Brown ‘Likes What He Sees’ on FinReg
Speaking on a Massachusetts local television news broadcast, Sen. Scott Brown (R-Mass.) indicated that he’s leaning towards voting yes on financial regulatory reform. “I’m going to be making a decision soon, but I’m liking what I see,” Brown said.
Brown forced a reopening of the conference committee to make last-minute changes to the bill — taking the cost of implementation away from big banks and hedge funds, and charging it to the Treasury’s Troubled Asset Relief Plan and all FDIC-insured banks. He annoyed Democrats, to say the least, by then declining to sign on. The Senate intended to move the bill before the July 4 recess, but Brown’s maneuver pushed the vote until mid-July.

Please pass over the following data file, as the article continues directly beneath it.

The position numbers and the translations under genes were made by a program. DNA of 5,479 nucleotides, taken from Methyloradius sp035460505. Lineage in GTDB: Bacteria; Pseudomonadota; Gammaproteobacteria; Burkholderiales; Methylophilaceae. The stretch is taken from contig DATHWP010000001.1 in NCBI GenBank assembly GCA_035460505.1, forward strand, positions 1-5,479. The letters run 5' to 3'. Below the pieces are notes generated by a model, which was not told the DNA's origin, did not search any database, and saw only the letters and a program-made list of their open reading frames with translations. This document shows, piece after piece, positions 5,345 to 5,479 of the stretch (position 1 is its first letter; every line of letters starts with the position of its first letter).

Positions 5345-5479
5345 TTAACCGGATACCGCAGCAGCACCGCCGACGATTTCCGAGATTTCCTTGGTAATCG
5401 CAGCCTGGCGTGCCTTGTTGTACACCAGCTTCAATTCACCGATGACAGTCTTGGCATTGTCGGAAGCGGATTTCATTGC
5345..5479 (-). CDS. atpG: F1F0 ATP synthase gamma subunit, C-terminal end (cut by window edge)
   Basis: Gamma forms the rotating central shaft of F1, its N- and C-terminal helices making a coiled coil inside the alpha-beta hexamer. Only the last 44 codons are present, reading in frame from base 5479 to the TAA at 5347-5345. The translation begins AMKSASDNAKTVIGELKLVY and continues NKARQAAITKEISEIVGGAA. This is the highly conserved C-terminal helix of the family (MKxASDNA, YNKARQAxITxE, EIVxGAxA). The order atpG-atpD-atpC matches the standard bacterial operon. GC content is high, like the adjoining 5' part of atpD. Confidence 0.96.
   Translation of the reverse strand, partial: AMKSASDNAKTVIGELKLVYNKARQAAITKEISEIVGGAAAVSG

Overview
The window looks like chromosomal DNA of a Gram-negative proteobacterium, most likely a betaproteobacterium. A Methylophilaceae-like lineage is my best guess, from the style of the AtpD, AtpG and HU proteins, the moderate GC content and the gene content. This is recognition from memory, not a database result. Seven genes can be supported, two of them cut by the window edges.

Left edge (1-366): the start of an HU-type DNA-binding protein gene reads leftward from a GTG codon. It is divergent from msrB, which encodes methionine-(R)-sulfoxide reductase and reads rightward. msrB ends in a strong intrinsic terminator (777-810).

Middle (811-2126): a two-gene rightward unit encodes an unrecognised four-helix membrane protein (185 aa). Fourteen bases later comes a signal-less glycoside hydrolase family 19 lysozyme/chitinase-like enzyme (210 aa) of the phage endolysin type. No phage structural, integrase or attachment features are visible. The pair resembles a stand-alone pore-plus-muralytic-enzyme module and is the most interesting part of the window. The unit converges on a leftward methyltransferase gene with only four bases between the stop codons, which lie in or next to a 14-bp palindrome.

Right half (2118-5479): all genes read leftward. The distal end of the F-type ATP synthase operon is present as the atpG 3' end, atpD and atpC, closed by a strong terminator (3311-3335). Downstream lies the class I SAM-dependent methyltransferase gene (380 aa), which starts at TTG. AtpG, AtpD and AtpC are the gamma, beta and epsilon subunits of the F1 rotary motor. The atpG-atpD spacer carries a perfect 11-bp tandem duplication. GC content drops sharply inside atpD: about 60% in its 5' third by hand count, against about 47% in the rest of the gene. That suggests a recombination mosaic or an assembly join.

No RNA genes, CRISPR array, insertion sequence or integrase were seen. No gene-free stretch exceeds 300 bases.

Speaking with the local station, Brown defended the dropping of the $19 billion tax, saying banks would pass the costs on to consumers: “It’s money that’s already in the system. If people think that the banks are just going to write a check for $19 billion, they’re wrong. They’re going to pass it off to the checking account, and the ATM users, and the people getting loans.”
“Bipartisanship, by the way, is a two-way street. While I voted about 30 percent of the time with the Democrats now, not one Democrat has voted with me,” Brown said. He also indicated he would not vote for deficit-funded unemployment benefits extensions.